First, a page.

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Psychology Colloquium with Ryan McLaughlin, PhD
WhenWednesday, May 15, 2019, 3:30 – 4:30 p.m.
Campus locationPhysics / Astronomy Auditorium (PAA)
Campus roomA114
Event typesLectures/Seminars
Event sponsorsDepartment of Psychology……

Ryan McLaughlin, PhD
Adjunct – Assistant Professor Integrative Physiology and Neuroscience
Washington State University College of Veterinary Medicine

Novel Pathways Underlying Endocannabinoid Modulation of Stress-Related Behavior
Stress is a pervasive aspect of daily life and a significant risk factor for a host of mental illnesses, including major depression. In the brain, chronic stress causes adaptations in the mesolimbic dopamine system that increase vulnerability for developing depression-related behavior. One area of the brain that has gained attention as of late is the lateral habenula (LHb), in part because of its ability to tightly constrain midbrain monoaminergic neurotransmission. Notably, the LHb is hyperactive in individuals suffering from major depression, while restoring normal activity in this area has emerged as a viable therapeutic strategy in treatment-resistant patients. Although we still do not know how chronic stress leads to LHb dysfunction, one intriguing possibility is through stress-induced alterations in the endogenous cannabinoid (ECB) system. The primary role of the ECB system in the brain is to provide activity-dependent, on demand negative feedback, which helps to maintain synaptic homeostasis. With this in mind, our laboratory sought to examine the role of the ECB system in the LHb under conditions of acute and chronic stress. Our data indicate that stress augments ECB signaling in the LHb, while local CB1 receptor activation increases depression-related behavior in a manner consistent with LHb hyperactivation. Importantly, intra-LHb CB1 receptor blockade elicits proactive stress coping, decreases anxiety-like behavior, and increases the firing rate of ventral tegmental area (VTA) dopamine neurons in vivo. These data support a model of major depression wherein stress-induced alterations in LHb ECB signaling lead to downstream alterations in monoaminergic systems that give rise to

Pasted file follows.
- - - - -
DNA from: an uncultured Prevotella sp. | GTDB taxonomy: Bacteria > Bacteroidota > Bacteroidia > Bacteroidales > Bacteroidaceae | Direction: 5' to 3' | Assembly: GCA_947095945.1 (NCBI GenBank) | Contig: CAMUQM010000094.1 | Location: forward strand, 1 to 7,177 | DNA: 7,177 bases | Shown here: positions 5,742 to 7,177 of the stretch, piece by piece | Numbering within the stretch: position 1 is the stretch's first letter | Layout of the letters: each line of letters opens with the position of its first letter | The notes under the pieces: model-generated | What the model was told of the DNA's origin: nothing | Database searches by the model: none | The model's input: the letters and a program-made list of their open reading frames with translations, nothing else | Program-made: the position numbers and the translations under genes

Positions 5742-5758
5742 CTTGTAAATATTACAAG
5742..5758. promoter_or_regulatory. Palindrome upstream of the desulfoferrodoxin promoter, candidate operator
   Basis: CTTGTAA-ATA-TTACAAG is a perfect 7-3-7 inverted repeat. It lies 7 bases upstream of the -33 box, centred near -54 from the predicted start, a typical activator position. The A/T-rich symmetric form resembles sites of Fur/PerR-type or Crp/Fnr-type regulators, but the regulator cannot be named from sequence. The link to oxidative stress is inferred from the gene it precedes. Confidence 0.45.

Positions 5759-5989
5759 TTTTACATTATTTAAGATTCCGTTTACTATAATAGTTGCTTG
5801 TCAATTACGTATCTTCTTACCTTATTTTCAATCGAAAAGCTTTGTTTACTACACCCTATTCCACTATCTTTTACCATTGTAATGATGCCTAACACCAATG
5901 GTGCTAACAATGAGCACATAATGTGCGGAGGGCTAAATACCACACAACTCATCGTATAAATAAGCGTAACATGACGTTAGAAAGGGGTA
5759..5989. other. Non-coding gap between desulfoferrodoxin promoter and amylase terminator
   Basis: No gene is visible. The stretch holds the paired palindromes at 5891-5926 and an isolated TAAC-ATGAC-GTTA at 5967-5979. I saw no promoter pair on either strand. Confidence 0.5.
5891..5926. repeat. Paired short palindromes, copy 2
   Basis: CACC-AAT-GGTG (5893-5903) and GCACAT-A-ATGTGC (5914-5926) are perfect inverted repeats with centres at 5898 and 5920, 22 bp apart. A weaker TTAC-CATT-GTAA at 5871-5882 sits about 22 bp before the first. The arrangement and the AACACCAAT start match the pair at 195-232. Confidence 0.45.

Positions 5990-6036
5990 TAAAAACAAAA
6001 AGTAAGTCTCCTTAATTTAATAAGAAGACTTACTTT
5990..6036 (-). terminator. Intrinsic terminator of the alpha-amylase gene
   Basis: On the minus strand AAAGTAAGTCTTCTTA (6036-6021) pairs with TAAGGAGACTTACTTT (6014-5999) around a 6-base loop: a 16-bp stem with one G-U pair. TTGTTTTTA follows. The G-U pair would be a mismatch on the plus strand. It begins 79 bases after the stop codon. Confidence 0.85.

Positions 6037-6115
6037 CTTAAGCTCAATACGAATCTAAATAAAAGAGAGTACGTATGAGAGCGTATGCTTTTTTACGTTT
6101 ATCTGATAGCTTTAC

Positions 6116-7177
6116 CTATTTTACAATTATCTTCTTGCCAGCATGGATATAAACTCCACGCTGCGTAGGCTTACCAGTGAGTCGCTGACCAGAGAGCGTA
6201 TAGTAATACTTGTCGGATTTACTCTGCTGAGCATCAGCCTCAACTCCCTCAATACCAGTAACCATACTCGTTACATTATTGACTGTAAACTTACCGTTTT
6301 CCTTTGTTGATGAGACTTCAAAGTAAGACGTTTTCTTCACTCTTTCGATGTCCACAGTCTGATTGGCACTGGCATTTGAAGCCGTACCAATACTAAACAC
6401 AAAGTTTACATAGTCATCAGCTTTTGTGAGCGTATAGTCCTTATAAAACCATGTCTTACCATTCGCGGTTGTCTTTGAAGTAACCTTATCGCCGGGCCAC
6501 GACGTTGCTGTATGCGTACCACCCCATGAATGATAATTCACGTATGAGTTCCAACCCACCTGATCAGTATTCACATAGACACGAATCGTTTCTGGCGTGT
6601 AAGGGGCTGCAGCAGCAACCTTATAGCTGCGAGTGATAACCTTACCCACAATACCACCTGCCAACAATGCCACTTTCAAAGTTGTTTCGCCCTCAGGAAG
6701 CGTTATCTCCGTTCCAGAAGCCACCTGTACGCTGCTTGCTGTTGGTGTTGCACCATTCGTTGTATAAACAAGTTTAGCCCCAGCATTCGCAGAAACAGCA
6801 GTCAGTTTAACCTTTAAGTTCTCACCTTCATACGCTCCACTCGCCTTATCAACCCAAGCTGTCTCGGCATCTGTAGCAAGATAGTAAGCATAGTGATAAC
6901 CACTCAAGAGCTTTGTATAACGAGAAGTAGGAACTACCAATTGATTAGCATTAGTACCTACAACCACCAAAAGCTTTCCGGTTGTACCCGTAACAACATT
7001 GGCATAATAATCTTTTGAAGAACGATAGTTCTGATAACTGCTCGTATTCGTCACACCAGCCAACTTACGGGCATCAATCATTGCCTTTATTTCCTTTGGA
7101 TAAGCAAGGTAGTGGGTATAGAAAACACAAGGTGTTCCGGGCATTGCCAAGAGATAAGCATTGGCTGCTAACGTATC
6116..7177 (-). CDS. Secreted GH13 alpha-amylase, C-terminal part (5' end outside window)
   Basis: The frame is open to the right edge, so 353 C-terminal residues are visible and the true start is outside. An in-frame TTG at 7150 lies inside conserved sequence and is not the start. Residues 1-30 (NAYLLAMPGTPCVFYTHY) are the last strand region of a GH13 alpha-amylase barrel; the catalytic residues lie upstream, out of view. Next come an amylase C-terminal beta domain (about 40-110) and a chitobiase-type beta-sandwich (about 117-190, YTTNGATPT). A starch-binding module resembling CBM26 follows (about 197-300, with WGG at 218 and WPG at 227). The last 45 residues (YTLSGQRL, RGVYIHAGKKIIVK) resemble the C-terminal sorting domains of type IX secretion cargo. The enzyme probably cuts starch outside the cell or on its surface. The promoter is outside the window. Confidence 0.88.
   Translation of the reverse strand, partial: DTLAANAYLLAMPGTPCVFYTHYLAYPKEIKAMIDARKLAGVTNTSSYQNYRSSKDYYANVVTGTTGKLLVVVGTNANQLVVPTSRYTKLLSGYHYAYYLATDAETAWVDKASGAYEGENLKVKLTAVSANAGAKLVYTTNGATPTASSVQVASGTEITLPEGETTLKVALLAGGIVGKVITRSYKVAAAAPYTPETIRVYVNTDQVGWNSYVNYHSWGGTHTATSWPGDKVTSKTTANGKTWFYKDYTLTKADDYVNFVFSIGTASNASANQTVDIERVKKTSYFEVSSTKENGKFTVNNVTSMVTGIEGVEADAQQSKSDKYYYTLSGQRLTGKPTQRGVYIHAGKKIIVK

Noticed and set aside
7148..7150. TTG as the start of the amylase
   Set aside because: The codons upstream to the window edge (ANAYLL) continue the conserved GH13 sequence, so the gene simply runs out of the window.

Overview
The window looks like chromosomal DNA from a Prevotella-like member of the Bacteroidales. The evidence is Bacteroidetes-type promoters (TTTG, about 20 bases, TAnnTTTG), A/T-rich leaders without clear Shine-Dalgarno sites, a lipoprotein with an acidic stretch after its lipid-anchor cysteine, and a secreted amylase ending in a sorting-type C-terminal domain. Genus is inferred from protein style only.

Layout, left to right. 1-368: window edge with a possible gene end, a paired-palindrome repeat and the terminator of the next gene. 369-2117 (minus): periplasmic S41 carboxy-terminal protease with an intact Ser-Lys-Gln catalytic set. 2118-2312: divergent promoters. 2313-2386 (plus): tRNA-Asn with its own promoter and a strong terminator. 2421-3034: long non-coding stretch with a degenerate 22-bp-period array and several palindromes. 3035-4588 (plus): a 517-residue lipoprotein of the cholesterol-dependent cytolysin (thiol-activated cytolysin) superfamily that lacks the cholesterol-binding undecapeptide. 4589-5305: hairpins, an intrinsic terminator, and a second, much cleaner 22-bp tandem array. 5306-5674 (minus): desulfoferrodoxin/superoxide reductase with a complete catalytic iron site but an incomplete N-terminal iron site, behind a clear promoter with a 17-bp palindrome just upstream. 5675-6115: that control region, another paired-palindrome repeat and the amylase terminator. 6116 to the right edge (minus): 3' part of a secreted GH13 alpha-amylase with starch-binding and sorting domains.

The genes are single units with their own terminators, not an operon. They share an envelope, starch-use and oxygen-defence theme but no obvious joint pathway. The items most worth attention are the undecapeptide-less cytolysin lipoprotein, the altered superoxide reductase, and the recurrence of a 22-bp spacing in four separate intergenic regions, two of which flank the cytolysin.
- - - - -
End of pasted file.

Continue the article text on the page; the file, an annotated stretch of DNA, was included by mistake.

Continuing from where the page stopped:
behavioral deficits. Ongoing studies are identifying whether ECB signaling modulates LHb function in a synapse- and projection-specific manner, how this is impacted by chronic stress exposure, and whether this system can be targeted to reverse stress-induced perturbations in monoaminergic activity and depression-related behavior.

This free lecture is made possible by a generous endowment from Professor Roger B. Loucks.

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